Commentary

When Advertising During The Super Bowl Makes Good Business Sense

“We love this spot! Let’s run this during the Super Bowl!” 

Who hasn’t heard this among agencies and marketing teams, pleased with their work and eager to put it on display at the de facto Academy Awards of television advertising?

But this initial excitement usually gives way to skepticism and, ultimately, to dismissal — for the simple reason that companies cannot find a way to justify the cost.

But one actually can make a good case for advertising during the Super Bowl, if due diligence is spent first on answering the “why.” Why does it make business sense to advertise during the Super Bowl?

To help answer that question (among others) we  have invested in business intelligence in addition to traditional media analytics. While many companies see these two as somewhat synonymous — the application of data science and analysis to solving business problems — for our team, business intelligence is as much hypothetical, business-case driven, as it is foundationally analytical. What would happen if we adopted these strategies? Should we invest in X or Y?

Coming to the agency world after spending 14 years in consulting, I was struck by how hungry planners, strategists, and creative teams are for answers and approaches to these kinds of questions. Like any business case, the justification for a Super Bowl ad comes down to strategic timing, expected lift, relatively stable marketing costs on a per-unit basis, and an appropriate assessment and acceptance of risk. Most of the actual work is just finding the data.

So, back in August, one of our clients predictably asked us, “Do you think we should run this ad at the Super Bowl?” Our team concluded that there are at least three conditions that need to be met in order to make a good business case for a Super Bowl ad.

First, the advertiser has to have a marketing need to reach the broadest spectrum of the American audience (170 million viewers / 70% of U.S. households) at the same time. 

Second, it has to be the right strategic moment for the brand, and the brand needs to have something to say — something shareworthy that will make it stand out from the crowd. This could be something new (a new product, benefit, service, or message), or it could be a new way of saying something — an innovative message, a celebrity, or some other attention-grabber that makes sense for the brand at a particular time and place.

And third, the cost analysis must be run to make sure that the per-unit costs (e.g., cost per thousand viewers or cost per acquisition) of a Super Bowl spot would not be all that different from what the advertiser is currently paying. 

The final decision is about risk — usually, the risk that a spot necessarily provocative enough to be in the Super Bowl will generate scandal or criticism instead of attention and action, catastrophically backfiring on the brand.

Here’s how we netted out with our client:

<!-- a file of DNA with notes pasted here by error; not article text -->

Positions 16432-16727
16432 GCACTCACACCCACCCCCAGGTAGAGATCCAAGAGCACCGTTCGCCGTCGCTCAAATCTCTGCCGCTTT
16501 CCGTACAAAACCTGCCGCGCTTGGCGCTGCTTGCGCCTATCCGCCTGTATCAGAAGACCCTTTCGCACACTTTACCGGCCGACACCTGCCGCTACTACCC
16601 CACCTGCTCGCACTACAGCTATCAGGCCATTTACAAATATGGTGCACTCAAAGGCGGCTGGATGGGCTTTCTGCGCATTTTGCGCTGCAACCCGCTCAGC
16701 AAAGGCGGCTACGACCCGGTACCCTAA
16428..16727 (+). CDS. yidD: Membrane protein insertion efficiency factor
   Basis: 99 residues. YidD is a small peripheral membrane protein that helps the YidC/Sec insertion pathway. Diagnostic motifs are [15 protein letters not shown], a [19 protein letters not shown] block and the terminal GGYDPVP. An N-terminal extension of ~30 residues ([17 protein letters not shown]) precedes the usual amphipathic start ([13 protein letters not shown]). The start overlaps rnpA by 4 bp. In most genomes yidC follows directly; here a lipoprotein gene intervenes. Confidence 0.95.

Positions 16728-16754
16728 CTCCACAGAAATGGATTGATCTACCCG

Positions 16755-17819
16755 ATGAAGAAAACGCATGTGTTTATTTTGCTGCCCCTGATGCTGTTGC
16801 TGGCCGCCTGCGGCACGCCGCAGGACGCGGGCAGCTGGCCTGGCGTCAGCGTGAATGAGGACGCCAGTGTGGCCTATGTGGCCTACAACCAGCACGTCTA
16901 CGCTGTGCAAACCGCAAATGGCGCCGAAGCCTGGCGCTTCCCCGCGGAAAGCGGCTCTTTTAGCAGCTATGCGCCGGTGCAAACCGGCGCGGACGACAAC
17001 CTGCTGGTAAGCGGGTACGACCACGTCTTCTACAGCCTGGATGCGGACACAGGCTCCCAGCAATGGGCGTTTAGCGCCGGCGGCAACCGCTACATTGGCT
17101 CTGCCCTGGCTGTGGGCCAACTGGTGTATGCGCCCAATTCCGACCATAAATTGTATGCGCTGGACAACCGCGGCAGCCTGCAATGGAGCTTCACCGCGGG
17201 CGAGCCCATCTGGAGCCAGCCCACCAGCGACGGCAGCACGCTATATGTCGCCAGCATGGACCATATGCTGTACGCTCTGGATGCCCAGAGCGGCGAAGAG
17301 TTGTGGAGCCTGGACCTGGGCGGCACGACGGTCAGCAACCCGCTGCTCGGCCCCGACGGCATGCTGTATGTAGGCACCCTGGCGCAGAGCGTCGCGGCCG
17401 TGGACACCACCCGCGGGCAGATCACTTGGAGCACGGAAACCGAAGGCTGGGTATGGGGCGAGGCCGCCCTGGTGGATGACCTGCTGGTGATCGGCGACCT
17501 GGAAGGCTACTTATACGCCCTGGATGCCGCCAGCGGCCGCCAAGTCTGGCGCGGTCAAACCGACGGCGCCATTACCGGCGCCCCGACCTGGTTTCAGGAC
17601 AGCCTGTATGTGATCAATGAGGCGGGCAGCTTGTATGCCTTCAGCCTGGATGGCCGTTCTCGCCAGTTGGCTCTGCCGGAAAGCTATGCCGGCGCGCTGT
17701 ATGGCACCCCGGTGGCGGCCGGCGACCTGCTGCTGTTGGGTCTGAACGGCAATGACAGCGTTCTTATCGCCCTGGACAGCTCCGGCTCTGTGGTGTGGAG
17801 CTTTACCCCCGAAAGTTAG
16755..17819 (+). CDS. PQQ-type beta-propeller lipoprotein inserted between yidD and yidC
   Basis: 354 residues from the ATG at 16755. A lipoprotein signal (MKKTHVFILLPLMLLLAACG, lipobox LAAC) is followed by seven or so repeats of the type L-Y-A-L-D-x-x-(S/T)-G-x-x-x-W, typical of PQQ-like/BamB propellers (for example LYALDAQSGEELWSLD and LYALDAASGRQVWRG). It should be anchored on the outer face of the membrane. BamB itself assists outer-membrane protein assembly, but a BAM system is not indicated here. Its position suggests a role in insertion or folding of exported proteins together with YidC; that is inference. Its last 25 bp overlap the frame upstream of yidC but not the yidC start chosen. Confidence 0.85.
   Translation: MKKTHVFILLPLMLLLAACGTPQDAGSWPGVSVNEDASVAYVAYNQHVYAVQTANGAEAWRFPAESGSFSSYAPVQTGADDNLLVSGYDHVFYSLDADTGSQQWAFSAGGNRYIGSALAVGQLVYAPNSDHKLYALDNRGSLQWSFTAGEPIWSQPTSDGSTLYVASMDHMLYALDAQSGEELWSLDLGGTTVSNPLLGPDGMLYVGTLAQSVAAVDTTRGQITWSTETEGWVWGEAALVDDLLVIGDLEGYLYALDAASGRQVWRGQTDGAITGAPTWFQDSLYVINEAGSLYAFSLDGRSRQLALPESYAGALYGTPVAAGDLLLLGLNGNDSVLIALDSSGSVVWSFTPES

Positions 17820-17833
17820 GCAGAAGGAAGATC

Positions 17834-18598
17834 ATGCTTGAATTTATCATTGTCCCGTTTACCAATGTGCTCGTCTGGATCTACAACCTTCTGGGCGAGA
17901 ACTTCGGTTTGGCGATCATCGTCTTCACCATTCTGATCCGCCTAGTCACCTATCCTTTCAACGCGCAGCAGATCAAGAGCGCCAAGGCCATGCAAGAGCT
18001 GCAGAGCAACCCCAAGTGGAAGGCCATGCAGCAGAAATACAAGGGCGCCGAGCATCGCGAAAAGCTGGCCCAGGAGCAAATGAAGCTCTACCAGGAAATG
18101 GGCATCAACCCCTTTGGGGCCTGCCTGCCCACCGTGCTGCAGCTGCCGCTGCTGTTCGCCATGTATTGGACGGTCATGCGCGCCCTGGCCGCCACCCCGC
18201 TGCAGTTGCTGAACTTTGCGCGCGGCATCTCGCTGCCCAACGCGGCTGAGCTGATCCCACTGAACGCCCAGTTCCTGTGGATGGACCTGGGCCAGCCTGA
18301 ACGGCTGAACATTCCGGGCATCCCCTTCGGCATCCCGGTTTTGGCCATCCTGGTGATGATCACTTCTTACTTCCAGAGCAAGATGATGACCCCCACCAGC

So if the question is asked whether it makes business sense to advertise during the Super Bowl, then the answer is a definitive “yes”, provided the process of building the business case described above is followed. And the case for advertising during the Super Bowl is thus not only about risk assessment and cost analysis, but also about strategy and timing — aspects that make the exercise ideal for a business intelligence role that requires not only good data skills, but also broader and creative insight into business strategy.

2 comments about "When Advertising During The Super Bowl Makes Good Business Sense".
Check to receive email when comments are posted.
  1. Michael Farmer from Farmer & Company LLC, January 28, 2019 at 9:27 a.m.

    What a timely and relevant article!
    Thank you, Paul. 
    One thinks of Burger King, for example. 
    Its sales per store are about $1.5 million, according to published data. 
    McDonald’s is about $2.5 million per store. 
    Chick-A-Filet is over $4 million per store, and it isn’t even open on Sundays. 
    Clearly, Burger King has some fundamental operational and restaurant-related problems. Cleanliness? Menu? Ambiance? Service?
    The King is probably not a relevant solution. 
    So why all the excitement about BK’s return to Super Bowl advertising after a 13 year absence?
    Beats me.
    A waste of money that might be spent in better ways. 

    Michael Farmer
    Author: Madison Avenue Manslaughter

  2. Michael Farmer from Farmer & Company LLC, January 28, 2019 at 9:27 a.m.

    What a timely and relevant article!
    Thank you, Paul. 
    One thinks of Burger King, for example. 
    Its sales per store are about $1.5 million, according to published data. 
    McDonald’s is about $2.5 million per store. 
    Chick-A-Filet is over $4 million per store, and it isn’t even open on Sundays. 
    Clearly, Burger King has some fundamental operational and restaurant-related problems. Cleanliness? Menu? Ambiance? Service?
    The King is probably not a relevant solution. 
    So why all the excitement about BK’s return to Super Bowl advertising after a 13 year absence?
    Beats me.
    A waste of money that might be spent in better ways. 

    Michael Farmer
    Author: Madison Avenue Manslaughter

Next story loading loading..